How to Know if You Are Heterosexual

Determining your sexual orientation can be a very confusing experience. Sometimes, it's not easy to recognize what your gut is really telling you, whether you think you're heterosexual, bisexual, or gay. If you want to know if you are heterosexual, then you have to know what it means to be heterosexual and to pay more attention to your true feelings than your past experiences. Sexuality is a complicated thing, so you should be patient and take your time to really explore this issue. Don't get frustrated if you feel like you can't figure it out right away -- you're not alone in having a hard time deciding whether or not you are heterosexual, and many people grapple with this issue.


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    Learn about the various definition of Straight; there are many different considerations on the subject, depending on who you talk to, but be honest with yourself as to what defines being straight to you. The debate on the subject is often referred to as the "nature versus nurture" conundrum. (Are you born this way, or does environment and upbringing play a contributory role?)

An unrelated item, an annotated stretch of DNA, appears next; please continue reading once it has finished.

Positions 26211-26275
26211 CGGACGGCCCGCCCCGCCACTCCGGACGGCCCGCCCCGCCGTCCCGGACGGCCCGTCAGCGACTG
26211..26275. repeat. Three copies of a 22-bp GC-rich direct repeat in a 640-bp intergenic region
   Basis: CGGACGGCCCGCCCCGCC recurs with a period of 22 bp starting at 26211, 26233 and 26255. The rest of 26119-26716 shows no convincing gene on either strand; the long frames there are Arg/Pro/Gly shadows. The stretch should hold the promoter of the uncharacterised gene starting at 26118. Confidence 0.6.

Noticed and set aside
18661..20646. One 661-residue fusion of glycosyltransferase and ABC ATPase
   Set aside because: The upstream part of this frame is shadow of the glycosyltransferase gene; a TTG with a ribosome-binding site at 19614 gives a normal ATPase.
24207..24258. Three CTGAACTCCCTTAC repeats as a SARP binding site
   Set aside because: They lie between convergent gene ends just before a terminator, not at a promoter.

• Some people believe that anyone and everyone has the potential to have a sexual or romantic relationship with a member of the opposite sex.
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    • Some people believe that heterosexuality is a biological or genetic condition; that you are naturally born straight. Others may agree that you might be born straight, but believe that it is the act of having a hetero relationship that makes you straight. Still others believe that heterosexuality is a product of one's environment and the experiences of your life, that is to say, that events in one's life contribute to your sexual orientation.
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    • Some believe that simply fantasizing about sex with a member of the opposite sex is proof that you are straight, but others believe that it is merely a sign that you might be leaning that direction.
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    Understand that fantasizing about members of the opposite sex does not necessarily make you straight. Gay people can have the occasional "opposite sex fantasy"; a woman having a strange dream involving a heterosexual experience, or a man wondering about what it feels like to snog that tough-looking girl on the soccer team, but it does not mean that they would jump on the chance when actually given the opportunity to do so.